Although Veronica’s adoption has been finalized by the courts, the Capobiancos do not yet have custody of their daughter. Their legal battle for Veronica may be far from over because Cherokee tribal lawyers say they will continue the battle to let Brown keep custody of his daughter.
Adoption can, at times, be a tumultuous process, as it can change family relationships permanently. The adoption process in Florida is quite extensive and a home study will be required to ensure the adoptive parents are financially stable and can not only provide for the basic needs of a child, but provide a safe and nurturing home, as well.
When you have made the decision to adopt a child, contact an experienced Florida family law attorney to provide competent legal representation throughout the adoption process.
Unlike many celebrities seeking international adoptions, one celebrity adopted two children from the United States. Steven Spielberg, the noted film director, screenwriter and producer, adopted two African-American children from the Los Angeles foster care system and then went on to establish the Children’s Action Network (CAN), a non-profit organization that is dedicated to finding permanent homes to the thousands of children in foster care and improving the outcomes for the more than 500,000 children in system, as well.
In recent years, international adoption has become vastly popular by celebrities, with the much hyped adoptions of Angelina Jolie’s and Madonna’s children. The number of healthy newborns and infants available in this country has been decreasing in recent years. Because of this, more and more U.S. citizens have pursued international adoptions.
Nevertheless, in the United States alone, there are 500,000-600,000 children that live in our foster care system, with over 200,000 awaiting permanent homes. Beginning in the 1990’s, legislative measures were passed by Congress aimed at assisting those children in the system. The Adoption Promotion and Stability Act of 1996 provided a tax credit available for those individuals who adopted foster care children, with the credit rising as high as $13,360 per child in some years. In a controversial 5-4 decision, the Supreme Court upheld the constitutionality of the Patient Protection and Affordable healthcare legislation, better known as Obamacare. One part of this legislation is the extension, expansion and enhancement of the adoption tax credit provided by the federal government, with legislation introduced this year that would not only expand the credit, but make it permanently refundable as well.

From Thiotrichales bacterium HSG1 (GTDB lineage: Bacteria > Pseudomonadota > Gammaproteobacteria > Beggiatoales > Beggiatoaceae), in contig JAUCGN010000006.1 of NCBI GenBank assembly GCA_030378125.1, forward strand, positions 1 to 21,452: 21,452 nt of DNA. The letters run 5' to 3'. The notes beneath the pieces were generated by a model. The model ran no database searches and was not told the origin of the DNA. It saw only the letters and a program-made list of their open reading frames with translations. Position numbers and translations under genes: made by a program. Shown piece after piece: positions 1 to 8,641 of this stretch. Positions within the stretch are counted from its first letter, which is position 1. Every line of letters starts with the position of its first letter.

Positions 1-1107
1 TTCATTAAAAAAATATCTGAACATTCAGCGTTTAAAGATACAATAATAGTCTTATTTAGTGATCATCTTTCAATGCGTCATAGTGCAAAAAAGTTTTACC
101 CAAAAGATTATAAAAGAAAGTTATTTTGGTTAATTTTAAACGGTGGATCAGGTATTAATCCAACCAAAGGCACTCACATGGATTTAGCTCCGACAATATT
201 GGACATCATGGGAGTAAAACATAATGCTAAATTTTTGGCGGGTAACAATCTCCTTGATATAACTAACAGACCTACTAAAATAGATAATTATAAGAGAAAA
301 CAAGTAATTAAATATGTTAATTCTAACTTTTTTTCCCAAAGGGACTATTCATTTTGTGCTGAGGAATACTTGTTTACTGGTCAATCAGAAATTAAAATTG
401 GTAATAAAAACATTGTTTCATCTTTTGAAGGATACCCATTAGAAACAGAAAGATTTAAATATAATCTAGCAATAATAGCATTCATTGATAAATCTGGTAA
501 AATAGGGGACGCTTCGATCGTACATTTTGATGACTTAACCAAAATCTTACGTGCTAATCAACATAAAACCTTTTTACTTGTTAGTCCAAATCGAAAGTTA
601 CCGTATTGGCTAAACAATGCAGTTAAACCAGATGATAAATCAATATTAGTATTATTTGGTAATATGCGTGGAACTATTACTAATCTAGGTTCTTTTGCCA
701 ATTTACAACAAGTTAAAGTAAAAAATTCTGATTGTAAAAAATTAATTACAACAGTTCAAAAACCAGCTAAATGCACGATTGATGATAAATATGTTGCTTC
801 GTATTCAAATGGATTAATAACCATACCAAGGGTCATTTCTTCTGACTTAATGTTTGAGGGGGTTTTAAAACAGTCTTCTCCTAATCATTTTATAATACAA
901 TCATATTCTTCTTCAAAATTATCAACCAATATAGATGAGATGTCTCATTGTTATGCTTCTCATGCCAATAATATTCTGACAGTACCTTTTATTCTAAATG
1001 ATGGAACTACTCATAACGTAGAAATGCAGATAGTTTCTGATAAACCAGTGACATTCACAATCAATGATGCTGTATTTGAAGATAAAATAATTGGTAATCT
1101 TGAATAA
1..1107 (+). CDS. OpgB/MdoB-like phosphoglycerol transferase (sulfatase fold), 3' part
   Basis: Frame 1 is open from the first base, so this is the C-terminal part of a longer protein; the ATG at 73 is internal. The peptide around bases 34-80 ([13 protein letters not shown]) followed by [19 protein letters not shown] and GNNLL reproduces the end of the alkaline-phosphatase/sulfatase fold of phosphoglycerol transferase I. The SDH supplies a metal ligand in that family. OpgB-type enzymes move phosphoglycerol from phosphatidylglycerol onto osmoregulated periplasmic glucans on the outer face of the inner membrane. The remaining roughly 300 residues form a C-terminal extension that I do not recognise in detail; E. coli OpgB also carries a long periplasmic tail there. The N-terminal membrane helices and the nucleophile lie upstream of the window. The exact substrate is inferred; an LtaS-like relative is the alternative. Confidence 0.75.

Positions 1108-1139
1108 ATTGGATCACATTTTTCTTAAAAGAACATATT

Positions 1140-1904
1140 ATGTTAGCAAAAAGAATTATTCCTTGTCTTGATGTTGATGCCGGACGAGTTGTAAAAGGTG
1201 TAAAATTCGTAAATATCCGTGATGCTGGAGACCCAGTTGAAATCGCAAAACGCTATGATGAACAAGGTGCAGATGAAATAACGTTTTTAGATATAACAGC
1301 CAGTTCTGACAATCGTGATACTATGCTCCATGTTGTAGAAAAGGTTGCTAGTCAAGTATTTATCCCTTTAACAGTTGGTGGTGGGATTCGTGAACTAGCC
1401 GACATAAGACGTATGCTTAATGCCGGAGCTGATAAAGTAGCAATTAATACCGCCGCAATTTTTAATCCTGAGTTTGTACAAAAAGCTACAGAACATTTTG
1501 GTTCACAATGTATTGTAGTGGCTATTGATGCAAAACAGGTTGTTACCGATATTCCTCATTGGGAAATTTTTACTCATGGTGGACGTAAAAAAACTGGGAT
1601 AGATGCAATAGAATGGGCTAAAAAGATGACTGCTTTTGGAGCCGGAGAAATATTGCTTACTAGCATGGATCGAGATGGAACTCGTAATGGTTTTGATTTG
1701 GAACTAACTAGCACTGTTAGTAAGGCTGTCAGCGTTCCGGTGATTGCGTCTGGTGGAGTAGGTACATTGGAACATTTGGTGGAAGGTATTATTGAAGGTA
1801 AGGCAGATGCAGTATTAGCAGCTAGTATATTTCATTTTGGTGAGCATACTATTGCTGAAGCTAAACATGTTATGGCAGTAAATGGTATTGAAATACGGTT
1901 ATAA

When an international adoption takes place, although the tax credit wasn’t meant for foreign children, those adopting receive the same tax benefits as those who adopt domestically. Though international adoptions may add to the diversity of our nation, the intended beneficiaries of the tax credit legislation are those “lost in the system” children in this country’s foster care system. There are those who feel the tax credit should be used to reclaim children from the foster care system, not subsidize international adoptions. Accordingly, they feel the international portion of the tax credit should not be renewed, but allowed to expire, in order to turn taxpayer resources, once again, back to those whom the credit was aimed for – the children in the foster care system.